We use the words "cost" and "price" interchangeably to describe the amount of money needed in order to purchase an item or an experience. For this discussion, I am going to ask you to think of the "cost" as the amount listed on the price tag. Let's think of the "price" as something different. For this discussion, let's consider "price" to be the hidden burdens on both humans and the earth that we probably don't consider when thinking of the "cost" of an item.
With today's ever-apparent climate crisis, it is more and more important to examine "cost" versus "price". It's something worth thinking about as consumers. A steak may "cost" us $10, but the price of that steak may be so much greater.... as evidence has shown that our current industrial farming method of raising beef cattle is a huge contributor of greenhouse gasses, specifically methane. An item of clothing may cost $30, but the price is much greater when you consider the water used, the polluting by-products and the humans used to manufacture that garment for less than a livable wage.
There is a price that we pay for everything that we consume.... from the houses that we build, to the clothes that we wear, the food we eat, and our entertainment. Certainly, all of those things costs us hard-earned cash, but the price of them is even greater! From pollution, to consumption of raw materials, to slave labor in third-world countries... the ultimate price is something of which we need to be aware. Certainly, we can live with much less than we have - and believe me, I am pointing a finger at myself as well.
Unfortunately, completely reworking how we meet our basic needs will not happen quickly, but hopefully a gradual shift (as quickly as possible) can be made. For today's discussion, however, I want to focus on one specific thing. It's something quite costly- reserved only for the super-wealthy - but the price is one that no-one can afford.
You might be aware that Wednesday evening, SpaceX sent a rocket beyond our atmosphere to orbit the earth for three days. Its crew is all civilian - the third such flight this year - thus launching a new era of Space Tourism. The flight was chartered by a 38-year-old billionaire for himself and three others that were chosen by contests or lottery. The cost: undisclosed. The price? unimaginable!
There are enormous environmental impacts to these flights - resources used, emissions from burning fuel, as well as impacts on the land, the air, the sea, and wildlife. Rockets are fueled by sub-cooled methane - methane being the major component of natural gas. So not only is burning this fuel an impact with regards to emissions, but obtaining the fuel (typically by fracking) has its own environmental side effects.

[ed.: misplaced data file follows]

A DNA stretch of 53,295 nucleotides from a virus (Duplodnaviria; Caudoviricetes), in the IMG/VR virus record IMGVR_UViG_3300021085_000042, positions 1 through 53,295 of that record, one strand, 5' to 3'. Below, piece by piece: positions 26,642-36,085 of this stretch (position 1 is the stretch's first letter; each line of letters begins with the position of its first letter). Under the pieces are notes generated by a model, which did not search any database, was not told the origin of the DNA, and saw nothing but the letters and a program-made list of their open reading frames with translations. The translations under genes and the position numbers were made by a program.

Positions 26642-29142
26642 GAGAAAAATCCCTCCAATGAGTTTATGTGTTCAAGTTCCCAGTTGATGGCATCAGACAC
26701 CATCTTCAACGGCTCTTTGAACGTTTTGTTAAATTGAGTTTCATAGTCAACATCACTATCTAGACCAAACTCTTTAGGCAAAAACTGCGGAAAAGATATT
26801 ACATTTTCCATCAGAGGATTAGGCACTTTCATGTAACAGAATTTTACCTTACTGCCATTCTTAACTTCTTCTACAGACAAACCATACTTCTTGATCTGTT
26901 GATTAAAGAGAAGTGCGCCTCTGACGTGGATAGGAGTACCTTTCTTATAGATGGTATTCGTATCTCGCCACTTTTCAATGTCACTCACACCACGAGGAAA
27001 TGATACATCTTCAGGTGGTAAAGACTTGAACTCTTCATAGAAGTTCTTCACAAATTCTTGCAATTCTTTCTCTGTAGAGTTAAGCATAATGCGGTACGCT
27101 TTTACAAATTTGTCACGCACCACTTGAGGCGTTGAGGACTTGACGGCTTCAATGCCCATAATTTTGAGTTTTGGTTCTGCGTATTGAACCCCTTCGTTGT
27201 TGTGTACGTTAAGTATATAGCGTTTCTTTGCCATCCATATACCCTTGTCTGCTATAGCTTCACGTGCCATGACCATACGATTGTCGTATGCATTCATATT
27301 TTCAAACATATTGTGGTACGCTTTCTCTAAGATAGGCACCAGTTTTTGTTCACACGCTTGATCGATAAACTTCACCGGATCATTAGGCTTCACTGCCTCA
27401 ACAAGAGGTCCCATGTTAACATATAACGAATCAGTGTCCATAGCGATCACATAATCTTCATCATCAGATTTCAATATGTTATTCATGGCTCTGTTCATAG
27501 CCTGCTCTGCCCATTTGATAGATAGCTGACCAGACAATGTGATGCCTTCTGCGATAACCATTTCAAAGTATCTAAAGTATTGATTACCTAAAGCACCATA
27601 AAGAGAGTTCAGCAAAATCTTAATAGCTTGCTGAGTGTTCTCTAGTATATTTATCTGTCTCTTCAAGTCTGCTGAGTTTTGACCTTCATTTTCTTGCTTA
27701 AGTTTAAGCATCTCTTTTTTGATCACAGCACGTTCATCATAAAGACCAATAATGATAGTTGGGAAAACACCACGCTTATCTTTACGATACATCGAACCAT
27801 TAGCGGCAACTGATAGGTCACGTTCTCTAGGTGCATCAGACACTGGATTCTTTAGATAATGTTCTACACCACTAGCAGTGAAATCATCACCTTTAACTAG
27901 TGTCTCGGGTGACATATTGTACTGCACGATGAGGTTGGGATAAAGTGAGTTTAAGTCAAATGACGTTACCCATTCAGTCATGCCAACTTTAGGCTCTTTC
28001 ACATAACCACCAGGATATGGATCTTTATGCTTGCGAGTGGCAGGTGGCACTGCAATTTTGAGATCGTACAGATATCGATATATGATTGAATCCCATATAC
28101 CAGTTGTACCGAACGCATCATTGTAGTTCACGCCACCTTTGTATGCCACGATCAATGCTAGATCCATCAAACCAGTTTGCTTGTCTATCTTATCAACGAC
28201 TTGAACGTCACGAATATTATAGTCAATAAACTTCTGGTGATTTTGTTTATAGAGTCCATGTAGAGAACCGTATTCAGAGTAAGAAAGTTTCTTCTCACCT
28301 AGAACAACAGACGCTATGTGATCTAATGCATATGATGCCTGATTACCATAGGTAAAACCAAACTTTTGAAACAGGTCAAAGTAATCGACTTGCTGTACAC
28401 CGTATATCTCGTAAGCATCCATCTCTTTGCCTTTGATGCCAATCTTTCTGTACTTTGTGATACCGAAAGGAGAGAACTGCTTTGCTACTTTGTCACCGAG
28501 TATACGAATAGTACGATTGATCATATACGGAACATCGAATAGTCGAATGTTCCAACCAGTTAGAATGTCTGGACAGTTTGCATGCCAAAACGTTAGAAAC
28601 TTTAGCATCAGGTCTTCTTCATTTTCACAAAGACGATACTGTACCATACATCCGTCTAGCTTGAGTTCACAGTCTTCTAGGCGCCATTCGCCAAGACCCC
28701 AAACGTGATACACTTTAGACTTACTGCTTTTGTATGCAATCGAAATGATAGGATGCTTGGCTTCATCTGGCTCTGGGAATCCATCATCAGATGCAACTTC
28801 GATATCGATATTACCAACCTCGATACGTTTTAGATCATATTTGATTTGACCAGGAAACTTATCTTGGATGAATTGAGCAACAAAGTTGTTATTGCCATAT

To the billionaires who can afford the cost of these flights, I ask: if you have a few extra hundred million to blow, how about doing something that benefits all of humanity? Isn't relieving some human suffering, or helping to assure that our children have a future here on Earth more satisfying than orbiting the earth just so that you can say that you did it?
Elon Musk claims that his program is aimed at eventually sending humans to live on Mars. And while this might sound like the best option should we have to eventually leave the planet that we have systematically been destroying, Mars is less than inhabitable. Recent studies have shown that the radiation in Mars' atmosphere is too great for human life. So, really, Mr. Musk - what are we really trying to accomplish?
It's all food for thought... I encourage you to consider "cost" versus "price". None of us would remotely consider a space flight, but still, we can ask ourselves if what we want is worth the price. And though we might be able to afford something, can our planet afford it?
Thanks for listening to my little rant!
On a lighter note, I will leave you with a few smiles from this week....
This big old bullfrog has made a home beneath the pigs' pool.
Lastly, now hanging to dry in the dining room is this large bunch of lemon verbena. Once dry, I will pluck the leaves and store them for use as winter, herbal tea. For now, though, the dining room smells so wonderfully lemony!
Thanks for stopping by the farm on this last day of the blogging week. We'll be back on Monday with more Tales from the Farm. Until then...